Monday, July 12, 2021

Charles Rammelkamp


I always liked the Joe Mantegna character in Levinson’s Liberty Heights.
That’s exactly how my dad was, a family man.
Only, he didn’t go quietly to federal prison, like in the movie,
but jumped the $80,000 bail, fled to Montreal,
then lived his life out in Tel Aviv.

For years the FBI never had a clue
what became of “The Lord,” as my dad was called,
a slick dresser in his tailor-made suits:
Julius Salsbury cut a real aristocratic figure.
Dad even insisted I wear dresses to school, a little lady.
He ran his gambling operation out of the Oasis Cabaret
on The Block, Baltimore’s red-light district,
even though we lived near the Pimlico racetrack.
Daddy loved the horse races!

The FBI was always locking him up.
I remember visiting him at the Jessup prison
when I was just a child.
But fifteen years behind bars? No way.
He left Baltimore hidden in a horse van,
that August night in 1970,
buried under a pile of hay!
The feds never knew where he went,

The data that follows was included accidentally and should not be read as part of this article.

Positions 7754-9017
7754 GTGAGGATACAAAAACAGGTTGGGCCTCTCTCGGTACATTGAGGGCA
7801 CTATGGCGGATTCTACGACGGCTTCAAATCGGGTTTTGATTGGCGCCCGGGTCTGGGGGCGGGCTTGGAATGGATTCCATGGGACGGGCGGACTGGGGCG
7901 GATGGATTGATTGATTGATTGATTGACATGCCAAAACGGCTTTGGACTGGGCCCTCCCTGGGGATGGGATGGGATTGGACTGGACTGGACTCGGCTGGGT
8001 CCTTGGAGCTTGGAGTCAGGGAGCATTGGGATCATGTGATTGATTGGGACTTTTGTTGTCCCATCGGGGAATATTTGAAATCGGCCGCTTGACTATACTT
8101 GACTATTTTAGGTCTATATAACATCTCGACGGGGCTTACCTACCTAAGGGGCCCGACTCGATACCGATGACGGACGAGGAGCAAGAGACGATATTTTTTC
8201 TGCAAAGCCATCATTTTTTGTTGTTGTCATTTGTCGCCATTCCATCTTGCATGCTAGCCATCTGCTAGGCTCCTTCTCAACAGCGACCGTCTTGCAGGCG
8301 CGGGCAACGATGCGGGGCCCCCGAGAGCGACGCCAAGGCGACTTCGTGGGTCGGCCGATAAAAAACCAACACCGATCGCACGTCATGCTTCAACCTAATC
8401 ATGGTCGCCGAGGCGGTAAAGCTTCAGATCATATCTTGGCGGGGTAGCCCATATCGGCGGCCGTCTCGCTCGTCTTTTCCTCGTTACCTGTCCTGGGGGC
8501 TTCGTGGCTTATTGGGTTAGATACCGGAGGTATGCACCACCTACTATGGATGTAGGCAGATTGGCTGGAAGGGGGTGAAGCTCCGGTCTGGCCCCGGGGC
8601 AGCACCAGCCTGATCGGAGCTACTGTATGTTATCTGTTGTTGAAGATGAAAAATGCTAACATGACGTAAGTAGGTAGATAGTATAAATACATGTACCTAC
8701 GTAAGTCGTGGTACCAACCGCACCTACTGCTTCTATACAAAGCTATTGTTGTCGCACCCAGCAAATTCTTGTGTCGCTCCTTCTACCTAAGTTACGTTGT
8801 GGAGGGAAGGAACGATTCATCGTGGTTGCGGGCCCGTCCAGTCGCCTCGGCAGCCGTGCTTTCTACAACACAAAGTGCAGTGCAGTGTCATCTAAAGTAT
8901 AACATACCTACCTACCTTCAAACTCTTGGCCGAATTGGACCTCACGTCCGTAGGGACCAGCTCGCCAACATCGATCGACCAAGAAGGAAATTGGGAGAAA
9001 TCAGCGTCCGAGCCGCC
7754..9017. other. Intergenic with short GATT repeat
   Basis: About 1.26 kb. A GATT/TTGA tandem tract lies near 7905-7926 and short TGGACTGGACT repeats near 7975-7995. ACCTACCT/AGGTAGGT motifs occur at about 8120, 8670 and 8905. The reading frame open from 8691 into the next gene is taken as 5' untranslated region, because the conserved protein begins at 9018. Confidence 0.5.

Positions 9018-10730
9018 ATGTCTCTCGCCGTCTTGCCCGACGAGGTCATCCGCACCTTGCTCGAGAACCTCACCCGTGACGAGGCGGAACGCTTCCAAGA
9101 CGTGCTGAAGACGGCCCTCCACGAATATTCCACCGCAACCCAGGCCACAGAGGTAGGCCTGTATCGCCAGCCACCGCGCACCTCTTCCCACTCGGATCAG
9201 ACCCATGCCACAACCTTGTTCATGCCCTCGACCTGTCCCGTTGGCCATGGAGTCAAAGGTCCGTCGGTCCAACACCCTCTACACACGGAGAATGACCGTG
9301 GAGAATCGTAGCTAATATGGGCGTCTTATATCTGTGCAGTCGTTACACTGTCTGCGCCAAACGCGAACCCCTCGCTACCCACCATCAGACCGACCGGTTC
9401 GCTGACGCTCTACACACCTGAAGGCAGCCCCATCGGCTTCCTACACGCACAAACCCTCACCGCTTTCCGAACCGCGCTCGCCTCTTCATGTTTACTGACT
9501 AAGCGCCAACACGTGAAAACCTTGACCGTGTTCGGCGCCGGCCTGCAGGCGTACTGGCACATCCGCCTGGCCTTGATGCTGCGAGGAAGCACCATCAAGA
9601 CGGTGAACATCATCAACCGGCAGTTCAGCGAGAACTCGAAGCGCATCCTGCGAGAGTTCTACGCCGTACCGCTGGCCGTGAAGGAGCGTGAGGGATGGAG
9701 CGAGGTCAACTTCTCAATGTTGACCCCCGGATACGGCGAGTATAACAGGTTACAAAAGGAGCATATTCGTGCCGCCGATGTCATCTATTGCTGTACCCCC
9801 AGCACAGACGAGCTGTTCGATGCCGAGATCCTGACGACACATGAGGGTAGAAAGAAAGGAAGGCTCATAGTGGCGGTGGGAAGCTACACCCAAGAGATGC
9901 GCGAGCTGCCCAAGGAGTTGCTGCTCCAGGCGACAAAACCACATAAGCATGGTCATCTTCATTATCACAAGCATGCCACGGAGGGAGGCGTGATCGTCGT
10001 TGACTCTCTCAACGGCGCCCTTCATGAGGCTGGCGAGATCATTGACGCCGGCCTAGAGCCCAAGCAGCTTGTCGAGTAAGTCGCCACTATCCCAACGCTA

figured he might have fled to Cuba.

I visited him every year in Israel,
always looking over my shoulder,
until he died from bone cancer in 1994.
Mom died a only couple of days later,
both our hearts broken.

Clarinda Harriss reads "A Daughter Remembers Her Father":

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Charles confesses: "Recently, fifty years after her father absconded to Israel in 1970, facing fifteen years in a federal penitentiary, his daughter, Rochelle, now just a year or two shy of 70, broke her silence about her father’s flight from the feds and told all to the Baltimore Sun. I hadn’t known Julius Salsbury was the prototype for Nate Kurtzman in Barry Levinson’s Liberty Heights when I had an opportunity to be an extra in a Yom Kippur synagogue scene in 1998."

CHARLES RAMMELKAMP is Prose Editor for BrickHouse Books in Baltimore. Two full-length collections were published in 2020, Catastroika, from Apprentice House, and Ugler Lee from Kelsay Books. A poetry chapbook, Mortal Coil, has just been published by Clare Songbirds Publishing.

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